Nestled on both sides of the mighty Colorado River between Needles, California and Lake Havasu City is a sprawling area of breath-taking scenery and wildlife. It is called the Havasu National Wildlife Refuge. The refuge is one of the last natural stretches on the Lower Colorado River.

The refuge includes 37,000-plus acres and was established in 1941 by executive order of President Franklin Roosevelt.

For wildlife watchers, anglers and hunters there is much to see and do in the 30 miles that the river flows through.

Huge stands of cattails grow in the many side canyons of the refuge. Backwaters are all over the refuge, and in total there are just over 300 miles of shoreline. Anglers pursue largemouth and smallmouth bass, striped bass, channel catfish, redear sunfish, carp, crappie and bluegills in the cool waters year-round. The state’s Colorado River record for channel catfish was caught in the refuge. That monster cat weighed 35 pounds, 4 ounces.

Wildlife found within the refuge include desert bighorn sheep, bobcat, coyotes, peregrine falcons, roadrunners and the occasional mountain lion. Gambel’s quail, mourning doves, Eurasian doves, cottontail rabbits and jackrabbits also live in the area. The refuge is also home to bullfrogs.

Included in the refuge is an area called Pintail Slough. This area is north of the North Dike and west of Mohave County Road 1.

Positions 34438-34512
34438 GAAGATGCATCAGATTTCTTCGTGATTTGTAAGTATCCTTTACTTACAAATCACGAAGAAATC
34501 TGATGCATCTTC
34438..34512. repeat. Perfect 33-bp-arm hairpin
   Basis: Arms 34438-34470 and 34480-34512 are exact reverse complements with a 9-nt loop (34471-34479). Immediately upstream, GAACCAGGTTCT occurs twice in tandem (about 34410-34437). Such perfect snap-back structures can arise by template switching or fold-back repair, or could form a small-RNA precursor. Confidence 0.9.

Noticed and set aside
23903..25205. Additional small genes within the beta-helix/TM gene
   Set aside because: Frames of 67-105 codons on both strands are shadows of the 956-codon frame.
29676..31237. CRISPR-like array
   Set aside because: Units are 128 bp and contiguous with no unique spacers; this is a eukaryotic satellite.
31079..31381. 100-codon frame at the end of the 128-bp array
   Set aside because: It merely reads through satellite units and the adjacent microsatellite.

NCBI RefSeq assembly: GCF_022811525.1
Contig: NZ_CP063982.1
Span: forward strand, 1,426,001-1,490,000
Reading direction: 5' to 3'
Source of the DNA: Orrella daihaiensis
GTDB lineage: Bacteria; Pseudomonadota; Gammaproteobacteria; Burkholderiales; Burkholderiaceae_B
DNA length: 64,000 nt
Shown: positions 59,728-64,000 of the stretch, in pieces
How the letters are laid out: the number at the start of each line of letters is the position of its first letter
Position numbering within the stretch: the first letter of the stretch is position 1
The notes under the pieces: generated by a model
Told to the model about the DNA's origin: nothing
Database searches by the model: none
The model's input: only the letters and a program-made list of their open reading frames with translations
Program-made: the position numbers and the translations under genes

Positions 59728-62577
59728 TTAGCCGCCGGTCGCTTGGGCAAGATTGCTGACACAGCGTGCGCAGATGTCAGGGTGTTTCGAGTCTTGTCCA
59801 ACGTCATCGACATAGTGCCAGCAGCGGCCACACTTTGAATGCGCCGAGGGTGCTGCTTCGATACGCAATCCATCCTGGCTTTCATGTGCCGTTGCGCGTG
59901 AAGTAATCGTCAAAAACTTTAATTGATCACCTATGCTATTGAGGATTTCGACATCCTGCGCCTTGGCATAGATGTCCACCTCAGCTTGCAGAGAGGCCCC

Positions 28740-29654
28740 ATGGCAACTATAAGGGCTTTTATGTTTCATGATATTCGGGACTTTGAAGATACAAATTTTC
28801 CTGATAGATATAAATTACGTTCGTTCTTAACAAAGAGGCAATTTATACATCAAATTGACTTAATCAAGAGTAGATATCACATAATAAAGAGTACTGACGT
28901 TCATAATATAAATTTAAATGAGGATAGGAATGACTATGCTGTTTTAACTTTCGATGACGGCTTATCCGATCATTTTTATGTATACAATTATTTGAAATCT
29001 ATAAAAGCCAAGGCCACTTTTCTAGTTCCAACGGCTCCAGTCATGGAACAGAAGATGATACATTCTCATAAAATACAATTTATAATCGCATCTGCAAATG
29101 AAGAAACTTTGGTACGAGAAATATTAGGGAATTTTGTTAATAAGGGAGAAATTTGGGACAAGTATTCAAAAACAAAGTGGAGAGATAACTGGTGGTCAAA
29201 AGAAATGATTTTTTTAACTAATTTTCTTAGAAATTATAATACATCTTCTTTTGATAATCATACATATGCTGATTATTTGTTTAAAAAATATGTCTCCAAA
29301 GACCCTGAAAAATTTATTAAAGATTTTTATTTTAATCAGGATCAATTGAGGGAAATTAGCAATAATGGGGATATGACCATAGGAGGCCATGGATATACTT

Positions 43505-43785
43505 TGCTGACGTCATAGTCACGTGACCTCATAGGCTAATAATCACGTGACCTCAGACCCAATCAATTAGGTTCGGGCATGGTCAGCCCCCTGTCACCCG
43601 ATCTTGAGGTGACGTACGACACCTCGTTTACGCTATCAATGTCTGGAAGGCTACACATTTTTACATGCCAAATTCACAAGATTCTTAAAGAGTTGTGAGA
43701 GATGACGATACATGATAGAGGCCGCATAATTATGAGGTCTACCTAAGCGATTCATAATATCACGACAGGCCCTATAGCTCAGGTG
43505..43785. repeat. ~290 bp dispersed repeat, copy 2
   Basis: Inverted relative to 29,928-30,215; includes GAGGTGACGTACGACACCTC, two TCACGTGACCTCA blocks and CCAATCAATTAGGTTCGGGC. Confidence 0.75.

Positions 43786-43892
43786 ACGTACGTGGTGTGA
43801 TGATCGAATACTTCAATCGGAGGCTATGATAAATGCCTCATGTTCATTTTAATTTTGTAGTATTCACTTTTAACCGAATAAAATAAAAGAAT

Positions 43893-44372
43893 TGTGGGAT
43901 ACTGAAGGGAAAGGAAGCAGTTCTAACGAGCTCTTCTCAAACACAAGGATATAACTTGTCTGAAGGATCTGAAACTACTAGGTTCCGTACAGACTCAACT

This area is popular with waterfowl hunters who come from all over the southwest to hunt ducks and geese.

Pintail slough has nine designated blinds and two agriculture fields. Hunters apply in September for a blind and pay $25 if they are drawn. Up to four hunters can occupy each blind and shooting hours are from one-half hour before sunrise until 2 p.m.

Waterfowl hunters and others are also allowed on other areas of the refuge including what is known as the Topock Swamp. This area is characterized by huge expanses of dead standing mesquite trees, and acres of cattails and rushes.

It is a bird watchers’ paradise, with many different species of birds that live or migrate through the area. Popular sites within the Topock Marsh are Five Mile Landing, and Catfish Paradise.


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